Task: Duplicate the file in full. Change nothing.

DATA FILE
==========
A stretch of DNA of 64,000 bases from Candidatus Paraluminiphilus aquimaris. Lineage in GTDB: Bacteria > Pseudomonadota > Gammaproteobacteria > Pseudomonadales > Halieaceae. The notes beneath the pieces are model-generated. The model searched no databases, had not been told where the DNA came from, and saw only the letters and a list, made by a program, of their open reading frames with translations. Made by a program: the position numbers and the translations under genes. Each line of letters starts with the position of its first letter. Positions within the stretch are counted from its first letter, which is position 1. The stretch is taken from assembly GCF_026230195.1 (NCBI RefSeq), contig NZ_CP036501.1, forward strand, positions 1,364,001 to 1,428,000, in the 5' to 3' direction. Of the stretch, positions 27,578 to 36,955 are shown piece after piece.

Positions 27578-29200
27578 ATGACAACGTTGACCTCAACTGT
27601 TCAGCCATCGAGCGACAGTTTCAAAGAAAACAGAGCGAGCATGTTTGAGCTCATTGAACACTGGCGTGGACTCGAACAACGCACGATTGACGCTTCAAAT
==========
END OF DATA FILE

A stretch of DNA of 64,000 bases from Candidatus Paraluminiphilus aquimaris. Lineage in GTDB: Bacteria > Pseudomonadota > Gammaproteobacteria > Pseudomonadales > Halieaceae. The notes beneath the pieces are model-generated. The model searched no databases, had not been told where the DNA came from, and saw only the letters and a list, made by a program, of their open reading frames with translations. Made by a program: the position numbers and the translations under genes. Each line of letters starts with the position of its first letter. Positions within the stretch are counted from its first letter, which is position 1. The stretch is taken from assembly GCF_026230195.1 (NCBI RefSeq), contig NZ_CP036501.1, forward strand, positions 1,364,001 to 1,428,000, in the 5' to 3' direction. Of the stretch, positions 27,578 to 36,955 are shown piece after piece.

Positions 27578-29200
27578 ATGACAACGTTGACCTCAACTGT
27601 TCAGCCATCGAGCGACAGTTTCAAAGAAAACAGAGCGAGCATGTTTGAGCTCATTGAACACTGGCGTGGACTCGAACAACGCACGATTGACGCTTCAAAT